Reinventing real estate: Conference speakers talk about future trends

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Print this page By Paula C. Squires

High cash flow in corporate America may be the silver lining in the clouds as commercial real estate rebounds from the recession, a bank executive said Thursday. Carlos E. Evans, executive vice president and group head of the Eastern division of Wells Fargo National Commercial Banking, told a gathering of real estate professionals in Williamsburg that there’s great potential for corporations to invest in real estate.

“There’s $2 trillion in cash sitting in bank accounts right now,” he said, during a real estate conference at the Mason School of Business at the College of William & Mary. “They’re chomping at the bit to get going, but they’re just waiting to see a little more direction, a catalyst.” 

While Evans said some people might consider Tuesday’s mid-term elections a catalyst (Republicans won enough seats to overturn the Democratic majority in the U.S. House of Representatives), he thinks businesses want to see “conviction on both sides of the aisle that we’re going to do something about the serious problems in this country. We need to dispense with the partisanship …” 

About 250 people attended W&M’s inaugural real estate conference titled “Reinventing Real Estate,” which featured several speakers from real estate investment companies. Once companies feel comfortable loosening their purse strings and begin expanding and investing in real estate again, this will help create jobs, Evans said, “and get us going forward again. Many companies are doing well, and they’re generating cash flow.”

Keynote speaker, J. Allen Smith, CEO of Prudential Real Estate Investors, focused on major themes he says will affect the investment market. The New Jersey-based unit he oversees, the real estate investment and advisory business for Prudential Financial Inc., has more than $45 billion in assets under management worldwide, with units in the U.S., Europe, Asia and Latin America.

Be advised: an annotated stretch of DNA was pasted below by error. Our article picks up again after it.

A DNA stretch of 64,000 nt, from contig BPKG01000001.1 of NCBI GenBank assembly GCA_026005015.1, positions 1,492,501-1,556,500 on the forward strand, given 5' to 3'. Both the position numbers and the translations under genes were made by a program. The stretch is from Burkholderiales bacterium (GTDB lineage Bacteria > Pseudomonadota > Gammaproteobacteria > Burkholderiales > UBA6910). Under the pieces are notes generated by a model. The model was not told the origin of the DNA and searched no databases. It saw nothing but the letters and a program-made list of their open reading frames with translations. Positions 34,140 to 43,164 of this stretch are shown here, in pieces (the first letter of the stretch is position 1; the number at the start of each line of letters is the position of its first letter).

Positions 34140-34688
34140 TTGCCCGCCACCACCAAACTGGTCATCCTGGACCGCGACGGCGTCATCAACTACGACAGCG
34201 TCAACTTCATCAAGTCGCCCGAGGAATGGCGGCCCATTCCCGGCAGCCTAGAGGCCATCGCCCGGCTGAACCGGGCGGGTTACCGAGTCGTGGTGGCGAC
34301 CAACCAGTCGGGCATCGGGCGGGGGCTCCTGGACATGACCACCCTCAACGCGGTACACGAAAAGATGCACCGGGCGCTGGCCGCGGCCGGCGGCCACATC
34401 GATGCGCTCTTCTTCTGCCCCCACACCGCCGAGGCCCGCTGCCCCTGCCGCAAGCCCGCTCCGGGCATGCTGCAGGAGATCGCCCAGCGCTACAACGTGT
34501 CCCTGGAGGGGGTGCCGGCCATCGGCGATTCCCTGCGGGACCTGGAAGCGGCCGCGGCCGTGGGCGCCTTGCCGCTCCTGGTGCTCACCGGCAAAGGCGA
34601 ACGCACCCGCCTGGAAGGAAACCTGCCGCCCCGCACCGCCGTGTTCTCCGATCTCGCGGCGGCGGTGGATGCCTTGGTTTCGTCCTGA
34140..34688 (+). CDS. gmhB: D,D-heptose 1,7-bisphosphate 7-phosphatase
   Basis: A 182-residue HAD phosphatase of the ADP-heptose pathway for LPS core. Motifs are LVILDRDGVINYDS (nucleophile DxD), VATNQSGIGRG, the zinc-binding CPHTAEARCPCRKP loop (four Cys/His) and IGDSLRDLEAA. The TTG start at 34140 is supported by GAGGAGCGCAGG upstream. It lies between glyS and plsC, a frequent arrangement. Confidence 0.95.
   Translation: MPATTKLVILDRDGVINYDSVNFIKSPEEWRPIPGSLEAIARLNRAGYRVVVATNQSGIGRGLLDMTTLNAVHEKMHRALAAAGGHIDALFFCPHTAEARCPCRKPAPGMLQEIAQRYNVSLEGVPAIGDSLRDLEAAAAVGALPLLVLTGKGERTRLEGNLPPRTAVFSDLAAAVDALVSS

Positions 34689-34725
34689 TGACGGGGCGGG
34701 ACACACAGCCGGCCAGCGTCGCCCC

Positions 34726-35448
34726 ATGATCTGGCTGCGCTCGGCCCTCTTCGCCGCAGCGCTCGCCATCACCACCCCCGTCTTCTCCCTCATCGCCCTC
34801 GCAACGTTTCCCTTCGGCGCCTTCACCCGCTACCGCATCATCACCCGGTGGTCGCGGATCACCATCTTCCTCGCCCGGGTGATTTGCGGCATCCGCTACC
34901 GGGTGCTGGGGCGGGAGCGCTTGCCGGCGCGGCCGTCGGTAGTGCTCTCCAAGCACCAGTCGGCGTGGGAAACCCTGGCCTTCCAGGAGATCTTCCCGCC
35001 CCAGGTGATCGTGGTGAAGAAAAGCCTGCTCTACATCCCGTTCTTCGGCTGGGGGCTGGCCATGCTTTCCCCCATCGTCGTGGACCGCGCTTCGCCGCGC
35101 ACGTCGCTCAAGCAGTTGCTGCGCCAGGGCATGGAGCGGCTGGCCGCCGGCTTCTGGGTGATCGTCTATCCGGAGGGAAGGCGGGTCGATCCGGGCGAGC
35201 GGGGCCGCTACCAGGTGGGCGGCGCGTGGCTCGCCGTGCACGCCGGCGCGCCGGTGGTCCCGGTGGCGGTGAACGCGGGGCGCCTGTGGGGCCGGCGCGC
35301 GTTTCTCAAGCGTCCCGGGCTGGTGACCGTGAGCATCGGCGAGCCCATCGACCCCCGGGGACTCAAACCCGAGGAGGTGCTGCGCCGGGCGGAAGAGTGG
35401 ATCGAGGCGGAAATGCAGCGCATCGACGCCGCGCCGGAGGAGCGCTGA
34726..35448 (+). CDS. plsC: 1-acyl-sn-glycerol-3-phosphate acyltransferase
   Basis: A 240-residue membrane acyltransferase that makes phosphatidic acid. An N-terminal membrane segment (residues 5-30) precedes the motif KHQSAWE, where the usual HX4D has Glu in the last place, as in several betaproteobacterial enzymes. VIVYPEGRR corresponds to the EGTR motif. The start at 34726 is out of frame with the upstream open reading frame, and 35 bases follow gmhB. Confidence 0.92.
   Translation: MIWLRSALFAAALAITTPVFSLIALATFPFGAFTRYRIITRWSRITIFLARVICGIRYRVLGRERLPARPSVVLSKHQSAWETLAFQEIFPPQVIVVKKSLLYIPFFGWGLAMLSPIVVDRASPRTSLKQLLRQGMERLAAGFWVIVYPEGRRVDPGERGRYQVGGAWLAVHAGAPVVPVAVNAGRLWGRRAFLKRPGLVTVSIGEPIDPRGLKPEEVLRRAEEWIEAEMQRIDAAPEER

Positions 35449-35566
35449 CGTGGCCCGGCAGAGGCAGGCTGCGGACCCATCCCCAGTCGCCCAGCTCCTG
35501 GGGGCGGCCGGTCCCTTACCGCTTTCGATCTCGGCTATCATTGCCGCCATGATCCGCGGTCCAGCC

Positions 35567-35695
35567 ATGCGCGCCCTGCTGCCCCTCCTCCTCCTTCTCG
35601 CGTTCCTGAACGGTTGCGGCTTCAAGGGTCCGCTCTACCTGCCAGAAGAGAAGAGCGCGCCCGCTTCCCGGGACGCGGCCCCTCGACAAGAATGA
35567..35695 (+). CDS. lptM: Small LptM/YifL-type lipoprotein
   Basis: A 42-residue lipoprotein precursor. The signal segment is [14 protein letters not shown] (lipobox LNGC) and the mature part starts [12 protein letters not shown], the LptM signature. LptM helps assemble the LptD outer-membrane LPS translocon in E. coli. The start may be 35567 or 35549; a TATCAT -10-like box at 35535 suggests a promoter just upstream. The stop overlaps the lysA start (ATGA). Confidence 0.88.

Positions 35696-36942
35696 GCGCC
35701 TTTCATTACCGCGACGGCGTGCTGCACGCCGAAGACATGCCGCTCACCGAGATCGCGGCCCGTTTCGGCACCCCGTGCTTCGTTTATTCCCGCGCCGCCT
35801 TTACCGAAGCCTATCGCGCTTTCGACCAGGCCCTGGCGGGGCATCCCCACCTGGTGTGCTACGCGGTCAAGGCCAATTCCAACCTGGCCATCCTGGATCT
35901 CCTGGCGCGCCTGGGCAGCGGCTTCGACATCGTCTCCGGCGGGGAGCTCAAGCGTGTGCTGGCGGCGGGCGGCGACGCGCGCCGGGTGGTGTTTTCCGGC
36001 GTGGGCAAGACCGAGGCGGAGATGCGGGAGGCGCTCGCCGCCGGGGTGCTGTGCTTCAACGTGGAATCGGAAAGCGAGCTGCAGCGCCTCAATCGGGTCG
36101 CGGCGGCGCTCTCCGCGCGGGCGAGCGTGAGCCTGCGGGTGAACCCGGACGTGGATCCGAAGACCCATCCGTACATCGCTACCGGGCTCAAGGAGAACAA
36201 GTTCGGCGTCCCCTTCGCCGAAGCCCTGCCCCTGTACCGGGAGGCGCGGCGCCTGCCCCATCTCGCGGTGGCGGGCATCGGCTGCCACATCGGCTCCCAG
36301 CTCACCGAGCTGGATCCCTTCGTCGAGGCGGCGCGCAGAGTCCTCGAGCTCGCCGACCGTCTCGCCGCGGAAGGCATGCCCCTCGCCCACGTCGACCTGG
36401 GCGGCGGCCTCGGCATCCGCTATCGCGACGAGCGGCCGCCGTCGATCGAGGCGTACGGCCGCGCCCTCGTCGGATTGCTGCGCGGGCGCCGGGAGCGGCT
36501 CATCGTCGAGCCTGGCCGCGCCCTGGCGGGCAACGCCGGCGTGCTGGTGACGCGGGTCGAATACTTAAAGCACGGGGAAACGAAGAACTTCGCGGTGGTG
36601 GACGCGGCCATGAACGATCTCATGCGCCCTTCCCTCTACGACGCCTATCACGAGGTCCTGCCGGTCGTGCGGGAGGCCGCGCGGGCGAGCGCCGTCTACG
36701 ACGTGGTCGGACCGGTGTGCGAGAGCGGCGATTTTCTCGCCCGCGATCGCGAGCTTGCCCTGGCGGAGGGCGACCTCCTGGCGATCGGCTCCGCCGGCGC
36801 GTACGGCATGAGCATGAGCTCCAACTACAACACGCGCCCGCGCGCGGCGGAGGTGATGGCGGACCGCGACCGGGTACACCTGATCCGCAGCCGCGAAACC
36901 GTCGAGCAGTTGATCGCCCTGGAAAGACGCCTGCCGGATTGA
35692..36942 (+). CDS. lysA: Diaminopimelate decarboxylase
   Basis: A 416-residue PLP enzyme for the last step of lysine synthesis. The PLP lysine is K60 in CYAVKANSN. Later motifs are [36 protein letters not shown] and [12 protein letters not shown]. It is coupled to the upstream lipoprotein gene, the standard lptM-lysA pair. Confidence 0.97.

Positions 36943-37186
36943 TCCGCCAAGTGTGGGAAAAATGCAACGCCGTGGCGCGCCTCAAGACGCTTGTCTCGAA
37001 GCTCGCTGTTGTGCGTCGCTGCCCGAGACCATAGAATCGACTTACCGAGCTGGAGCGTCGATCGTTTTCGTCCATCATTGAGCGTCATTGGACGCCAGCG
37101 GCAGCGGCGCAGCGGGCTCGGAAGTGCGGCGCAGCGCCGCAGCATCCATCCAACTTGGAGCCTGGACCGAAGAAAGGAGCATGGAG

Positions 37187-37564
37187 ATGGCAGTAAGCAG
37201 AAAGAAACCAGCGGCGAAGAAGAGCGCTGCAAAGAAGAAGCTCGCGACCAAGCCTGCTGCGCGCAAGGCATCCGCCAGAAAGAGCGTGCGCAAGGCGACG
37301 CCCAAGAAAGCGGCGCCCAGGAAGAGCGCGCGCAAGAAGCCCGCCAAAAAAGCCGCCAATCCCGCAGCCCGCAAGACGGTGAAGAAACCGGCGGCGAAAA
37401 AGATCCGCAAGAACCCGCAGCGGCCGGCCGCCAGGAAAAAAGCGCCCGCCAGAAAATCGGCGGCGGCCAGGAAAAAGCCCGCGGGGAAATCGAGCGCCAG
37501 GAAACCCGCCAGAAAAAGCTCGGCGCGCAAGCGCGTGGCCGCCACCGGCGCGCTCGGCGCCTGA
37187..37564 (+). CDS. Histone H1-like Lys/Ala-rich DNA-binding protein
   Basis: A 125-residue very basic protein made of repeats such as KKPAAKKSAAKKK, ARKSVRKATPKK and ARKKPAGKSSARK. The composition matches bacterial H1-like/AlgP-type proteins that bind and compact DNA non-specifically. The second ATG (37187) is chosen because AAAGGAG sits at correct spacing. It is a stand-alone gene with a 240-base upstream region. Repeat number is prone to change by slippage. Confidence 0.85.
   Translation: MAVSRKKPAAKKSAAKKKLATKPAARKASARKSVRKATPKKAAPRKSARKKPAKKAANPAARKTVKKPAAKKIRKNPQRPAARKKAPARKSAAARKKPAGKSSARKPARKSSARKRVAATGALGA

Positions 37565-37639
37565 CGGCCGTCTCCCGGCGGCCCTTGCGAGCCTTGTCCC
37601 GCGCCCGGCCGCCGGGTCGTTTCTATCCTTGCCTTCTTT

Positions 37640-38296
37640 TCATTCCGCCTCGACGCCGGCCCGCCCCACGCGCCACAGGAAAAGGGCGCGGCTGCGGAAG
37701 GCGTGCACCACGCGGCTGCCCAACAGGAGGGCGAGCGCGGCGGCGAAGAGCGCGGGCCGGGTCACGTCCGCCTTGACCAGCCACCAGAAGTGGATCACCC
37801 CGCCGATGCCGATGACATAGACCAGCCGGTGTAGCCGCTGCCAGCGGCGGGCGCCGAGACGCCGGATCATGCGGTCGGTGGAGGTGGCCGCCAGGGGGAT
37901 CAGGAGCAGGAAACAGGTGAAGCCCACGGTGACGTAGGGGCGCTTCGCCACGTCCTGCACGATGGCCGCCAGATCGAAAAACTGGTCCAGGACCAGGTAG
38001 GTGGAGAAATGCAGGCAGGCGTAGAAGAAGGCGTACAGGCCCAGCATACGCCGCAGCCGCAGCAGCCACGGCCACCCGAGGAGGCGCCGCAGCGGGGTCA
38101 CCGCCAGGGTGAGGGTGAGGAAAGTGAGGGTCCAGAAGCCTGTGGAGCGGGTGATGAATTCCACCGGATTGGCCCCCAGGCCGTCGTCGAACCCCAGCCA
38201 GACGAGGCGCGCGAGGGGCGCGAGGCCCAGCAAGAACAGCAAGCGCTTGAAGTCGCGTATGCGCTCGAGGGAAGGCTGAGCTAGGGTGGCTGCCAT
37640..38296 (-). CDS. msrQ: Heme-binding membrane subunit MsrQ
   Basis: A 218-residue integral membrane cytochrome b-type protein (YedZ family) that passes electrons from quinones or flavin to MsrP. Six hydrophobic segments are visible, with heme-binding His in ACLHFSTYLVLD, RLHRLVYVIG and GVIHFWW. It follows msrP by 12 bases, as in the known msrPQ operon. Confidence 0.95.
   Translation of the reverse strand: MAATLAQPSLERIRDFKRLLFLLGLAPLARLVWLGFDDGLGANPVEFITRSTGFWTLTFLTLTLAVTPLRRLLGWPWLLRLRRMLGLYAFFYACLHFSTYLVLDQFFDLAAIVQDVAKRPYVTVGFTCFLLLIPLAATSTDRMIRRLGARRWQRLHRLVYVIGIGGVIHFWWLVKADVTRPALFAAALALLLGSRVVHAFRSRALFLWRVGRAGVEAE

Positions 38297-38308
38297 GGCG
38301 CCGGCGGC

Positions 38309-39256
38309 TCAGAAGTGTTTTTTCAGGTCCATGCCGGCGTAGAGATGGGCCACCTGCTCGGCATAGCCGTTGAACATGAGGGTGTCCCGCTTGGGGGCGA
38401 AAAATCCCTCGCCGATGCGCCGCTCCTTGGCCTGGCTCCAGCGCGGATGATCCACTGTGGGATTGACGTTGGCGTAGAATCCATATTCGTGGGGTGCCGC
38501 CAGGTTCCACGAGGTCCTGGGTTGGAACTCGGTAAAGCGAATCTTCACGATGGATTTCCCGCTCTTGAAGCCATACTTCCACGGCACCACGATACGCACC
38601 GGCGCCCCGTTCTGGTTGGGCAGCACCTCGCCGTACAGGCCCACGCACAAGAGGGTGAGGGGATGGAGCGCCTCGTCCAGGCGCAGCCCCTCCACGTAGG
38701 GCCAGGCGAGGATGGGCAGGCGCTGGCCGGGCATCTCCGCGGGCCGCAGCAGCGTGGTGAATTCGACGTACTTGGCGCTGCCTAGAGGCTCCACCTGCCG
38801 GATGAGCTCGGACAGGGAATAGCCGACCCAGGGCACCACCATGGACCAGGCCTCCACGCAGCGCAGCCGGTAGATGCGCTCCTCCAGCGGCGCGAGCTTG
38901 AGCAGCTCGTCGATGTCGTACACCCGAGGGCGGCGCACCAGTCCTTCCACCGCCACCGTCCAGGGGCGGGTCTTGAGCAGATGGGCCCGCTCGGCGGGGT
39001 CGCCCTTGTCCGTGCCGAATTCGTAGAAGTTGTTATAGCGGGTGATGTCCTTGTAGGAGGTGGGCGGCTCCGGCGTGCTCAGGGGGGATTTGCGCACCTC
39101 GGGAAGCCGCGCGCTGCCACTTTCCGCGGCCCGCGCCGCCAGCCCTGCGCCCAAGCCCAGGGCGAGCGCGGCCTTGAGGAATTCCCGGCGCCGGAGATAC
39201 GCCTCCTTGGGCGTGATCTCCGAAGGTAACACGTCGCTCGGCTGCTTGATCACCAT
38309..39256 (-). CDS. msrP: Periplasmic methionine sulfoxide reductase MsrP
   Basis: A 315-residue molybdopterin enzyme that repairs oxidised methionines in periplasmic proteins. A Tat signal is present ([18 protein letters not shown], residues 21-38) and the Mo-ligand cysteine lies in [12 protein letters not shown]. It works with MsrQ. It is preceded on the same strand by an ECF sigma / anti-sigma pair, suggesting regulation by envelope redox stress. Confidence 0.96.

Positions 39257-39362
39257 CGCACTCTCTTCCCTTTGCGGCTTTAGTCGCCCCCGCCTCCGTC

Smith told the audience that the economic center of the world is shifting to Asia. “By our estimates, 80 percent of the money invested today in real estate is in developed markets and 20 percent is in emerging markets, such as China and India,” he said. In 10 years, Prudential expects that ratio to shift to 60/40; by 2030, the ratio will be 50/50. “Over this period of time, investors will have a deeper, broader playing field, and the way they allocate capital will be different. This will bring huge implications in how we build our business.” Prudential plans to open offices in Beijing and Seoul this year, he added. 

The emergence of a global middle class, and the ascendance of a diverse set of large, globally minded investors — many of which are sovereign in character such as the China Investment Corp. or the National Pension System of Korea — will influence real estate investing, because they provide massive sources of wealth at a time when the world needs it, Allen said. 

Youguo Liang, managing director of investment research for Prudential Real Estate Investors, shared his list of the top 10 trends in real estate investing. In America, that includes a change in demographics (the population is becoming more diverse and older), sustainability, greater expenditures on health care and larger federal deficits, which if not reined in will reduce economic vitality. “Public debt, as a share of GDP, is a serious concern going forward,” he said.

The conference attracted students, brokers, developers and other real estate professionals. James F. Windley, a commercial real estate appraiser, traveled from Portsmouth to attend and said he wasn’t surprised by what he heard. “No one wants to catch a falling knife,” he said of the commercial real estate market. “People and businesses are waiting for the perception that if you buy a house or an office, that it will be worth more in five years, not less.”


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